My parents and siblings are war refugees who escaped Hungary during a failed revolution that attempted to overthrow the communists in 1956.
I was born about 10 months after they arrived in the United States.
Since childhood, I have heard their first hand accounts about life in Hungary and the change from a cultured life, to horrific events of World War II, 13 years under communism, a subsequent revolution, their escape, and how they survived.
I ask myself, what were the contributing factors to their survival? I remember their stories of the horrors of war. But also, I remember stories of incredible kindness intertwined with these staggering events.
Could this kindness be part of the survival of individuals and the community as a whole? My answer is yes, because kindness is a giving of oneself. Kindness in the face of adversity is an affirmation of one’s own strength. It is recognition that one can give away a portion of one’s own reserves and still survive.
This kindness is not misplaced naïve actions and does not replace the strength and resolve against dangerous forces. But rather, it is recognition of others with whom you share difficulty and challenges. This commonality gives acknowledgment to a united front and strength in numbers. It feeds back to renew one’s own strength.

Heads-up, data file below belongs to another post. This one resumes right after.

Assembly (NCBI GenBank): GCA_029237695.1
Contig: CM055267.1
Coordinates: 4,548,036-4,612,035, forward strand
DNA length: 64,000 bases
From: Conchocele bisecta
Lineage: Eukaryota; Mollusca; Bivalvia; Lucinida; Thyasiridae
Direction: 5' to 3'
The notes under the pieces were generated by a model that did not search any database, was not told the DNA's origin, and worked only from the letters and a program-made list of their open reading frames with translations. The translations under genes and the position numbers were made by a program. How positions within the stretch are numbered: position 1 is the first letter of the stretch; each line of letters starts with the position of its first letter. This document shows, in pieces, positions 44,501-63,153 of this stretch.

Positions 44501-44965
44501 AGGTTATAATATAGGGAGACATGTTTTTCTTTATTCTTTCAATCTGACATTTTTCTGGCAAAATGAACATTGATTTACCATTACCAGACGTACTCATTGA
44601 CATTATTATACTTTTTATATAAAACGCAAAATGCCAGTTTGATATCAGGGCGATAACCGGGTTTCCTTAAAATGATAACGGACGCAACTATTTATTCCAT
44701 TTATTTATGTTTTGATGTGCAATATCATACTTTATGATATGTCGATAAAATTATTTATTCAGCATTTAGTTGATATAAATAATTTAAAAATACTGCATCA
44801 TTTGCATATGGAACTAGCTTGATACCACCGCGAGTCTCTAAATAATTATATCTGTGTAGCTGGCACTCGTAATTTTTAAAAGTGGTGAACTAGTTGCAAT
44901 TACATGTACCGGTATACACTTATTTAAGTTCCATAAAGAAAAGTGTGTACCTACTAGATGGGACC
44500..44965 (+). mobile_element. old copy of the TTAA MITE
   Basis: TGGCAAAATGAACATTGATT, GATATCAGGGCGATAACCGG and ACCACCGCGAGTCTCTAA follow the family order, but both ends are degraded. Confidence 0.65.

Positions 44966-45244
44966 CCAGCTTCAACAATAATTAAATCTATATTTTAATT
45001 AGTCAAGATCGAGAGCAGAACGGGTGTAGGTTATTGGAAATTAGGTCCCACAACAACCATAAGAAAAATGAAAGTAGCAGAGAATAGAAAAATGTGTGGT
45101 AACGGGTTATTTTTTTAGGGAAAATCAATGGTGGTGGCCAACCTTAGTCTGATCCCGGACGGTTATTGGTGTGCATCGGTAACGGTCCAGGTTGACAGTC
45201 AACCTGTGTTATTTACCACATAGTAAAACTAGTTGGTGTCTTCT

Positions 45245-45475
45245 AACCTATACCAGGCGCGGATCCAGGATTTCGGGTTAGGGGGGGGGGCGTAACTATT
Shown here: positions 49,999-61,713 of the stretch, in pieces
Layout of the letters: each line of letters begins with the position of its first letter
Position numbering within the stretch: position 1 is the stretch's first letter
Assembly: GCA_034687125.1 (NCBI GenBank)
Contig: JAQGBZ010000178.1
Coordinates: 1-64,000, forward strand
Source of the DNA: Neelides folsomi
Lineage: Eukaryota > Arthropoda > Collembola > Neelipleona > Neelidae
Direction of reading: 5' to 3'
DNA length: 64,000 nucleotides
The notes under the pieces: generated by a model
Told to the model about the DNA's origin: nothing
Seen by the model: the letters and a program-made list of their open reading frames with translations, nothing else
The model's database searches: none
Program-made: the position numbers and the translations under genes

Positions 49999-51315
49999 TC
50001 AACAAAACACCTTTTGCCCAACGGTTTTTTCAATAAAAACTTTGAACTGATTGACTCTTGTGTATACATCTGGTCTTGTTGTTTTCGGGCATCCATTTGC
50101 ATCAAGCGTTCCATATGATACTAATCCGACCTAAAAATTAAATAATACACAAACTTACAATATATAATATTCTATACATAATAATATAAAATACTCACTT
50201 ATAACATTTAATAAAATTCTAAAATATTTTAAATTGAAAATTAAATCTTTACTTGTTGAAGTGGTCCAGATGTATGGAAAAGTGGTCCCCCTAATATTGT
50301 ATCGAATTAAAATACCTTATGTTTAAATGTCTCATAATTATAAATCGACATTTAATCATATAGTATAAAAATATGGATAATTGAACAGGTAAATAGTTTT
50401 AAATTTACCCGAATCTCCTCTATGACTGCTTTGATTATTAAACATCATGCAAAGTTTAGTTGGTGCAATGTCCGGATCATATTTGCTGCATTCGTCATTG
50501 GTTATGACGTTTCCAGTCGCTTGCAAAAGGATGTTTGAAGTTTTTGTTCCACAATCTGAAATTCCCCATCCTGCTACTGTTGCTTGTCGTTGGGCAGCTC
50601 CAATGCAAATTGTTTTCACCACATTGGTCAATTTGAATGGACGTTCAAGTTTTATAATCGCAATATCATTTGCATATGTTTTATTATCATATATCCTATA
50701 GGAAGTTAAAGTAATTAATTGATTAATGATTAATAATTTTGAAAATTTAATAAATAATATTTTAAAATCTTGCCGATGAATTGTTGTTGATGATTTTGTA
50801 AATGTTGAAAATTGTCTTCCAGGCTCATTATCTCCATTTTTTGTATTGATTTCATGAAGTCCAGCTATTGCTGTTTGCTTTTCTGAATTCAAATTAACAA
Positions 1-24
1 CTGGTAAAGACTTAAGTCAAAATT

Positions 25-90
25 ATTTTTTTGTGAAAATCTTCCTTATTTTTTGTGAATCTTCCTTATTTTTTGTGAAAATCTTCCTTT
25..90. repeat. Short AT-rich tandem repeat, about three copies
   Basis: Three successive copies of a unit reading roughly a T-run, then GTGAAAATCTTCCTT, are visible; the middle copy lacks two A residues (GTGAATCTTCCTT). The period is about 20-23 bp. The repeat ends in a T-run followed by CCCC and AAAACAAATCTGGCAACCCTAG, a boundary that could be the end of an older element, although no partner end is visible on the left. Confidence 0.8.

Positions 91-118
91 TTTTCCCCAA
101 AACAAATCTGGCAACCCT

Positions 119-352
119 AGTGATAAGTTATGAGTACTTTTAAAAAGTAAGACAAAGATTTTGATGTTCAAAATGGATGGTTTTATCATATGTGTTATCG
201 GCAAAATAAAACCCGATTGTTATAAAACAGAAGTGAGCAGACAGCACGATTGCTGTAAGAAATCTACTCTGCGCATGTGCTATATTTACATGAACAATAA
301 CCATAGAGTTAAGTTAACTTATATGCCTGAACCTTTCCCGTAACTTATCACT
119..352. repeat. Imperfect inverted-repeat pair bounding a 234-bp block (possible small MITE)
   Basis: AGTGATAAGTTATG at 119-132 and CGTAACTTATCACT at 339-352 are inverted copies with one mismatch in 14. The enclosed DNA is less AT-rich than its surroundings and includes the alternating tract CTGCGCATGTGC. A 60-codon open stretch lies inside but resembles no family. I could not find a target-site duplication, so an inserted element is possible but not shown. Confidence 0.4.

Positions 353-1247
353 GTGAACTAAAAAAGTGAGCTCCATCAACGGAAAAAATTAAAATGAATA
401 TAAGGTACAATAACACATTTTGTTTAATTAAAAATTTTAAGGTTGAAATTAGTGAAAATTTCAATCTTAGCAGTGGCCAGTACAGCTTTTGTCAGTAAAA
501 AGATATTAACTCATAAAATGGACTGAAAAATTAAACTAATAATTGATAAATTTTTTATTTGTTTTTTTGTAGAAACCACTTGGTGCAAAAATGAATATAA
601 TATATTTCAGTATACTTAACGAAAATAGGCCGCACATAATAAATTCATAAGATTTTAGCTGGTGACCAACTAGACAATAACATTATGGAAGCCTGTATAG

My grandparents had strength from kindness in spades. Before World War II, they worked to create an affluent lifestyle. Though they weren’t Jewish, some of their friends were. As Anti-Jewish sentiment increased, some of their friends went into hiding or fled. My grandparents offered to store their friend’s furs, jewelry, and the like so that these things would be available to them when the war would be over. Soldiers became aware of this and they came with cans of gasoline, spread the gasoline around the perimeter of their home, and set it on fire. My grandparents, who were in their 60’s at the time, were able to salvage only a wheelbarrow of their own possessions.
My grandparents survived this, the war, and the revolution. Though they lost their home and possessions, including a six story apartment building confiscated by the communists, they started a new. Through the years, I have wondered what gave them the strength to start again. Perhaps I am only now starting to understand how they renewed their own reserves.
The first picture I see every morning is of my grandparents on their 50th wedding anniversary, about 11 years after the end of World War II. Their smiles say everything about kindness and survival. The best thing I can give my own children is what I have been given from my parents and grandparents; that personal strength can be renewed with kindness.
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